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800 Words

Fashion Victim

April 23, 2006|Dan Neil

I come not to bury Cargo--the men's shopping magazine that folded to the told-you-so satisfaction of many in the publishing world last month--but to give it an old fashioned, rib-spreading autopsy. I've got the penultimate issue right here.

Immediate cause of death? Nick Lachey is on the cover, looking ever so much like a llama wearing lip gloss.

Cargo joins Vitals and Sync in Madison Avenue's morgue of mag-alogs, a recent genre of anti-magazine scrubbed of anything that resembles an idea in favor of pages and pages of stuff about stuff--fitted jeans, cellphones with pop-art graphics, skin-care products, and, most dubitable of all, fashion advice. "I have two pinstripe suits, one gray and one black," writes Danny M. in Weslaco, Texas. (Yeah, right!). "What non-solid ties and shirts can go with each?"

He lives in Texas? May I suggest Garanimals.

Launched by Conde Nast two years ago as the gentleman companion to Lucky--aimed at shopping-addicted mall molls--Cargo sought out that genetically modified form of life known as metrosexual, which upon reflection now seems like the hallucinatory creation of somebody's advertising department: males 25-45, fashion forward (and yet somehow fashion backward), with mad cash and all the time in the world to prowl boutiques and gallerias. A slightly less politically correct term: gear queers.

I remember seeing the first issue of Cargo in March 2004--a cinder-block-sized monster to rival Vogue--and wondering if men could possibly have become so comfortable with their own vanity that such a publication could be sustained. Clearly not.

I reject on its face the notion that American men are more concerned about their appearance than they used to be--but that might just be because I've spent a lot of time recently flying commercially. More concerned than when, exactly? The 1890s, when men worked in starched collars with their heads running with macassar oil? The 1970s, when serious businessmen whittled mutton-chop sideburns onto their cheeks to go with their turtlenecks and burgundy blazers?

Cargo, then, stumbled over a rather low and self-evident obstacle. Men don't want to be made aware of their vanity. Yet every page of Cargo is a supercilious mirror held up to its readers: Yes, you too can look like the lobotomized man-child in the Prada sunglasses ad, the prissy anorexic in white shoes and no socks in the Lacoste ad. Magazines such as GQ and Esquire offer their readers the face-saving sanctuary of articles about world affairs or profiles of literary figures. Reading Cargo is like getting caught at a strip club's happy hour. You can't say you're there for the food.

In other words, no one wants to feel like a materialistic tool, even materialistic tools.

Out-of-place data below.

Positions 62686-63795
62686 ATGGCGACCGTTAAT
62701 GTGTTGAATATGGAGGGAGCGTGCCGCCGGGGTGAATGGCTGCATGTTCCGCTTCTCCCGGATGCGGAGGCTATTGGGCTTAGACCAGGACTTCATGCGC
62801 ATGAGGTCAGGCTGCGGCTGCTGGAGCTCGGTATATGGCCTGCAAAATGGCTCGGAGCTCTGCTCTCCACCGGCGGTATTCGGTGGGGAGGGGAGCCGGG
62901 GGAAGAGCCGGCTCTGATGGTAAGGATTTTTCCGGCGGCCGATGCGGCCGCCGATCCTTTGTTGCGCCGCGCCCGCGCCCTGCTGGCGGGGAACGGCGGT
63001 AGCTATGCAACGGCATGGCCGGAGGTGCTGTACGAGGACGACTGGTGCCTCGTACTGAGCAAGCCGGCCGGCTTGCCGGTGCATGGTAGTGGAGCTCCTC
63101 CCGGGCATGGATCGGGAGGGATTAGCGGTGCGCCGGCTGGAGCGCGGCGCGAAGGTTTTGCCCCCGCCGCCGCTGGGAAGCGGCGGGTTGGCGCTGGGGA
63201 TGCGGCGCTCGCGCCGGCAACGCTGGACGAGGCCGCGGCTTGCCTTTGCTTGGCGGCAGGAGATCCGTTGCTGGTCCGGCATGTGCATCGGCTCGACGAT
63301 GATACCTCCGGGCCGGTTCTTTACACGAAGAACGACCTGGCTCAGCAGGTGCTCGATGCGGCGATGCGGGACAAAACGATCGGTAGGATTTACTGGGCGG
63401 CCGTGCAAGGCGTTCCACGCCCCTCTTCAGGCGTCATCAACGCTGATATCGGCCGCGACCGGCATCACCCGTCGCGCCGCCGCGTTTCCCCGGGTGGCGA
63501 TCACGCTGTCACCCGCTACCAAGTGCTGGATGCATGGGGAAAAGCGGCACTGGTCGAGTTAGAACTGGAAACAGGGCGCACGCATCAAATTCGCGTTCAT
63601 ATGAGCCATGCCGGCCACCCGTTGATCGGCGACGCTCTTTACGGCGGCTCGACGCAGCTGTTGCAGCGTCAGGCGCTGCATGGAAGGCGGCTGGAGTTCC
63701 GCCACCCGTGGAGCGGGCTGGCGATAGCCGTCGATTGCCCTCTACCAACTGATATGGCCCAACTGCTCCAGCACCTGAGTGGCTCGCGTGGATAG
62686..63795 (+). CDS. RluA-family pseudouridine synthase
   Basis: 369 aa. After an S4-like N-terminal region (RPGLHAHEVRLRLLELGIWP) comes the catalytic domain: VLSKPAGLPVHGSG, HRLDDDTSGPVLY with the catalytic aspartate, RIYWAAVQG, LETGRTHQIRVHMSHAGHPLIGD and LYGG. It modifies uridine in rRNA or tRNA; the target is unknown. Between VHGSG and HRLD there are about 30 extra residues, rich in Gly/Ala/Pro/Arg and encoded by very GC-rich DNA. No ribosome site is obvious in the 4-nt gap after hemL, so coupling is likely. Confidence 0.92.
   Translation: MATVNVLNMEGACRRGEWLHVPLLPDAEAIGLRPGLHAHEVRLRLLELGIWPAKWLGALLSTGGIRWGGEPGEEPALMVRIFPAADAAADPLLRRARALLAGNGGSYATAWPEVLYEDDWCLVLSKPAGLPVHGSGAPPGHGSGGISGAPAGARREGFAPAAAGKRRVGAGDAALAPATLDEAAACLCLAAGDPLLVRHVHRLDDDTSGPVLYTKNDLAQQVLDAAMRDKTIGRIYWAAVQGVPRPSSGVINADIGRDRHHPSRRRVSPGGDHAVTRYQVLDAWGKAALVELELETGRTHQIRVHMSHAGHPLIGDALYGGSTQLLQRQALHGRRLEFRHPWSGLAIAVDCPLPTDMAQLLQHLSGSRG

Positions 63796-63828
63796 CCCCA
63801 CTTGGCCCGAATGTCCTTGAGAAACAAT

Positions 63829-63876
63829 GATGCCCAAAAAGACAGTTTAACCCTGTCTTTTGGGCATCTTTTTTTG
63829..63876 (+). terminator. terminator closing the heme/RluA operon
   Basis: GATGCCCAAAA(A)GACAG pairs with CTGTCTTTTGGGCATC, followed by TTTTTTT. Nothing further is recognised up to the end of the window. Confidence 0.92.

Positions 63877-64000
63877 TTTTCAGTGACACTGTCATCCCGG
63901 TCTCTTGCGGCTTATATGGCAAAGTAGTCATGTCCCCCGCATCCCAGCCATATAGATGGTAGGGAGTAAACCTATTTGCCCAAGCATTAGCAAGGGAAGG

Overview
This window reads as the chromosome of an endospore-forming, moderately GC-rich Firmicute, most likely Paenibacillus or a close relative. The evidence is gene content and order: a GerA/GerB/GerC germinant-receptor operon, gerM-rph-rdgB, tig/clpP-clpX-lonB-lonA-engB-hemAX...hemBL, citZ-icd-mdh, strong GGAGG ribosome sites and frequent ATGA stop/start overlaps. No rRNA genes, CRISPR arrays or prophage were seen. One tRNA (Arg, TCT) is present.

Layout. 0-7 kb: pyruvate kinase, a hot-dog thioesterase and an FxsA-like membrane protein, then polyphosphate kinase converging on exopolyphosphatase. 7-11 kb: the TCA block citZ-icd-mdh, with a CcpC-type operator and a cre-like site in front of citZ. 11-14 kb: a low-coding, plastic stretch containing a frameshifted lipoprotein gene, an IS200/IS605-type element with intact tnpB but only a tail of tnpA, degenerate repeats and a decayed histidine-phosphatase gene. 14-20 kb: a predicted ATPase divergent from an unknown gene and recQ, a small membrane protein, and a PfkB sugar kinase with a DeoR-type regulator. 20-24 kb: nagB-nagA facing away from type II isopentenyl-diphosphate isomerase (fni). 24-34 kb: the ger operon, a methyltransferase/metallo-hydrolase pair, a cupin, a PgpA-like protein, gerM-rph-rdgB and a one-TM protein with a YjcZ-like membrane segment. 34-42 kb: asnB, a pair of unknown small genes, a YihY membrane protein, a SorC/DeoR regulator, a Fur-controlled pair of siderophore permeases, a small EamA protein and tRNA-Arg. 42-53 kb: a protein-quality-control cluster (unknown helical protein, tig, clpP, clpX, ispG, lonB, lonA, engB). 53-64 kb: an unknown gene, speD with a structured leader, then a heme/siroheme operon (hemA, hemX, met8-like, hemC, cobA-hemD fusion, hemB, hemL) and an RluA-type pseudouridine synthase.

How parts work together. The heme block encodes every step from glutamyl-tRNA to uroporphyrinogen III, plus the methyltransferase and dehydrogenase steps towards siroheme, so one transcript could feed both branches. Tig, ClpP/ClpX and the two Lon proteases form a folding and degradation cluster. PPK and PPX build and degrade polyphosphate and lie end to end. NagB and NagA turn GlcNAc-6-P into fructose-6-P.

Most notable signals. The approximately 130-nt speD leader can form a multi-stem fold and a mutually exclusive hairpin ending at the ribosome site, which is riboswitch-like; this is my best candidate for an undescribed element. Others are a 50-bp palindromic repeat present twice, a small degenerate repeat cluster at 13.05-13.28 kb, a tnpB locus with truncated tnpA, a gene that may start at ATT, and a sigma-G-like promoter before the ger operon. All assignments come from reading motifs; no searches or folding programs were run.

In an interview with the New York Times, Cargo editor Ariel Foxman seemed at a loss to explain the hostility the magazine generated (the Washington Post memorably accused it of "foppery, frippery, metrosexuality, the commercialization of everything and the wimpification of America").

And his confusion is understandable, seeing as how much the same could be said of every lad-mag and men's lifestyle publication on the rack. But it was the editorial de-contenting of Cargo--the near vacuum of independent judgment, of live-ammo criticism about what stereo systems were overpriced dreck and which clothes were the ill-fitting spawn of Macau sweatshops--that made the magazine such an affront. When it comes to fashion, men need help, not more clever vectors for advertorials.

As Cargo moved toward its denouement, it began running more stories about sex and celebrities, but these only seemed to muddle matters. The April issue has a service article about erectile-dysfunction products such as Viagra. If E.D. is your problem and you are in your 20s, perhaps you are spending too much energy accessorizing. Perhaps your Ferragamos are too tight.

Nothing exemplifies the magazine's awkward desperation better than the cover blurb: "Better than sex! 317 brand-new products!" Excuse me, gentlemen, but there are no products better than sex, much less 317 of them.

A great deal has been made of where Cargo falls on the gay/straight axis, and it's been suggested that the magazine might have survived if it had only come out of the closet. I'm not so sure.

You may anatomize as you like about gender and grooming, shopping and sexual orientation, but men simply don't require as much wardrobe as women require. In every live-in relationship I've been in, I've always had the smaller chest of drawers and the shallower end of the closet. If women are clotheshorses, then every gay man I know is no better than a clothespony.

Ultimately, Cargo lived up to its bleaker connotation, as burdensome freight, weighty and unnecessary. No better epitaph for the magazine could be written than this, from cover boy Lachey himself: "I have a closet full of stuff, but I wear the same five or 10 things over and over again."

Out of the mouths of beefy babes.

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